ACT News

Indigenous children’s books aim to preserve traditional language

Students from the remote Kimberley school of Yakanarra are the nation's newest authors, having launched two books at the National Library of Australia on Monday.

The books, A Yakanarra Day and The Yakanarra Dogs, are part of the Indigenous Literacy Foundation project, and aim to connect Yakanarra students to their traditional culture.

The books capture the students' creative capacity, reflecting life in Western Australia's diverse Kimberley region and providing insight into an indigenous community through the lens of a child.

Over a two-week workshop, students shared ideas and illustrated pictures for the books, while Aboriginal elders translated the stories into the first language of the Yakanarra community, Walmajarri.

The Australian Children's Laureate Alison Lester and the Indigenous Literacy Foundation then worked for over a year to get the books published.

Ms Lester said she had ''no idea'' the books would ever be published but was driven by the desire to protect indigenous heritage.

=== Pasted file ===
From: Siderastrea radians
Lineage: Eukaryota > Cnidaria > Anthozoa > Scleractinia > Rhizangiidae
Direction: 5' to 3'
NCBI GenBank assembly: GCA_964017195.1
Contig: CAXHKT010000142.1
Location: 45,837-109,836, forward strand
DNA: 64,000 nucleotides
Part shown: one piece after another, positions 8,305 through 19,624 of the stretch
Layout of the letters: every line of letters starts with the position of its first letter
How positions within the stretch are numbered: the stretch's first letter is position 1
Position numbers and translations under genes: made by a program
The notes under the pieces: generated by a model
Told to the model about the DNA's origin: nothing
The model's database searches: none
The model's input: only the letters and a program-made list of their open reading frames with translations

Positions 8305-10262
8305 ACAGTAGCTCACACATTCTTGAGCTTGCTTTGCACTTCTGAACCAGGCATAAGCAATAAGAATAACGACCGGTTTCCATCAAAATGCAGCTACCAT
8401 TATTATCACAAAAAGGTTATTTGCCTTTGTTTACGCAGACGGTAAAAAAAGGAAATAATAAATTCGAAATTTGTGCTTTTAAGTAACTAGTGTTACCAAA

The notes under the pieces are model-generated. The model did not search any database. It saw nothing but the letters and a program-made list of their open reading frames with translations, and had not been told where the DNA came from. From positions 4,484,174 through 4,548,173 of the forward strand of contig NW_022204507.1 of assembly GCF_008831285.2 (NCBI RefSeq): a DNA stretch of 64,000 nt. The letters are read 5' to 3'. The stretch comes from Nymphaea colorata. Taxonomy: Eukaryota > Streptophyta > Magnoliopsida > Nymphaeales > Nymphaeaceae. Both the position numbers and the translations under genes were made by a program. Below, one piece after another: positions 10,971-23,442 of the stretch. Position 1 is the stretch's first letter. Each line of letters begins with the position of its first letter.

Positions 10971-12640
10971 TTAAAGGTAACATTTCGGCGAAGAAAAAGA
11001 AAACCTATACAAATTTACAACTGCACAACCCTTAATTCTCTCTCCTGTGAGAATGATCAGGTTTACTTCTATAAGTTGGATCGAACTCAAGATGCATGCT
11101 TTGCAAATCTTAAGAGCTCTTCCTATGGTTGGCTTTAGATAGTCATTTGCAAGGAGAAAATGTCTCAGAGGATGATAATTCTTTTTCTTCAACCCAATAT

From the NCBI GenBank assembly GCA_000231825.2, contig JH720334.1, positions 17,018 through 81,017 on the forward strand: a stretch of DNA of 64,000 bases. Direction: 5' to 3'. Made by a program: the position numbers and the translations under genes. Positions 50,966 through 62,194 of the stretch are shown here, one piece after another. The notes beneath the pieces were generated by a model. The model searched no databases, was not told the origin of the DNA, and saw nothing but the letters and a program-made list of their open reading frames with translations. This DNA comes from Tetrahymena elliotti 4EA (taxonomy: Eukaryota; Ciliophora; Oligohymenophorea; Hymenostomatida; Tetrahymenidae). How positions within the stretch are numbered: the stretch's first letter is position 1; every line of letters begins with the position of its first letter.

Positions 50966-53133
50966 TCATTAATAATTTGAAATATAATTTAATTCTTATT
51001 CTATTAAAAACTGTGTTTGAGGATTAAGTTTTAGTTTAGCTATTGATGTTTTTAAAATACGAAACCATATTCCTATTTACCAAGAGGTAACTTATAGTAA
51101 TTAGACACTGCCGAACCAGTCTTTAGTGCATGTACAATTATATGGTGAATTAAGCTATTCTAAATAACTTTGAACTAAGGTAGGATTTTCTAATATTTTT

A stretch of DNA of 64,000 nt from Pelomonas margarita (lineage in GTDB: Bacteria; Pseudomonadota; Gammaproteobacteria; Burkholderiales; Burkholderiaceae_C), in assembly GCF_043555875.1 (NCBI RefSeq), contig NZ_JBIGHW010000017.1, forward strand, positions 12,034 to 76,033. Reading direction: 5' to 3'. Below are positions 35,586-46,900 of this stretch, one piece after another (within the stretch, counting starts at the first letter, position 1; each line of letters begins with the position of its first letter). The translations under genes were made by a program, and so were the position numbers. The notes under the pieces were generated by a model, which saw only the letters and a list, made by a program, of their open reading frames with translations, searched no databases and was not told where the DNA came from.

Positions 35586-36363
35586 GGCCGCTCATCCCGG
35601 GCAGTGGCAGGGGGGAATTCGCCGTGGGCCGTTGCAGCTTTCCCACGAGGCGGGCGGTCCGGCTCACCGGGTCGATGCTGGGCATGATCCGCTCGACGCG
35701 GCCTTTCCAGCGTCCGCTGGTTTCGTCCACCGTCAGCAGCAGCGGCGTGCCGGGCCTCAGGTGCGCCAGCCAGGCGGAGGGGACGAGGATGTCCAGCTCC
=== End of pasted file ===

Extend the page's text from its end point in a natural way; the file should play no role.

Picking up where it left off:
''These kids have centuries and centuries of being connected to one place,'' she said. ''Family, culture and place are the things that are central to life to keep you strong.''

Traditional languages were ''immensely important'' for preserving indigenous culture, Ms Lester said. ''If you want to keep culture you have to keep language. You have to do as much as you can to help keep that language alive.''

A publisher at Penguin Young Readers, Jane Godwin, who worked with Ms Lester on the books, said it was important for indigenous children to have reading material relevant to their lives.

''What are indigenous children going to make of an urban white story?'' she said.

''They need access to all stories, including the ones that relate to their culture. When you suddenly read something of a place you recognise or understand it is so validating.''

Aboriginal elder Jessie Moora, who translated the stories into Walmajarri, said it was a ''big job''.

''Walmajarri is very important for our kids,'' she said. ''In the future they can take it on so they can learn how to read and write.''

The books will be added to the National Library of Australia collection.